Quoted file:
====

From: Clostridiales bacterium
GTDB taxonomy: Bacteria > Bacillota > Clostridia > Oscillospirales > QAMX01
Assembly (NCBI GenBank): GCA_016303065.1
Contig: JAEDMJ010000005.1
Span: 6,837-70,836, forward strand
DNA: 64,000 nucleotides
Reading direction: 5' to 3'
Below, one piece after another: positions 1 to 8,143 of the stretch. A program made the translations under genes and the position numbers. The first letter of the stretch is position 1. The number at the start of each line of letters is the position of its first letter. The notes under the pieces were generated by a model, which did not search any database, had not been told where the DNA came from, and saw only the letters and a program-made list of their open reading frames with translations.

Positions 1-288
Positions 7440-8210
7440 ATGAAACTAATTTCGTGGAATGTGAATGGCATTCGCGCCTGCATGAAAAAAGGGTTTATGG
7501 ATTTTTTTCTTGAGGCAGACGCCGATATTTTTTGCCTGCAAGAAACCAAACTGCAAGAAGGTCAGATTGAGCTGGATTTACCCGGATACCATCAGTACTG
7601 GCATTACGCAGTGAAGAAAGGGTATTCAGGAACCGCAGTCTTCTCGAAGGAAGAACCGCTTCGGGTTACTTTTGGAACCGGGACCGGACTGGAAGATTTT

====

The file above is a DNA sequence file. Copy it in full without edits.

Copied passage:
From: Clostridiales bacterium
GTDB taxonomy: Bacteria > Bacillota > Clostridia > Oscillospirales > QAMX01
Assembly (NCBI GenBank): GCA_016303065.1
Contig: JAEDMJ010000005.1
Span: 6,837-70,836, forward strand
DNA: 64,000 nucleotides
Reading direction: 5' to 3'
Below, one piece after another: positions 1 to 8,143 of the stretch. A program made the translations under genes and the position numbers. The first letter of the stretch is position 1. The number at the start of each line of letters is the position of its first letter. The notes under the pieces were generated by a model, which did not search any database, had not been told where the DNA came from, and saw only the letters and a program-made list of their open reading frames with translations.

Positions 1-288
Positions 7440-8210
7440 ATGAAACTAATTTCGTGGAATGTGAATGGCATTCGCGCCTGCATGAAAAAAGGGTTTATGG
7501 ATTTTTTTCTTGAGGCAGACGCCGATATTTTTTGCCTGCAAGAAACCAAACTGCAAGAAGGTCAGATTGAGCTGGATTTACCCGGATACCATCAGTACTG
7601 GCATTACGCAGTGAAGAAAGGGTATTCAGGAACCGCAGTCTTCTCGAAGGAAGAACCGCTTCGGGTTACTTTTGGAACCGGGACCGGACTGGAAGATTTT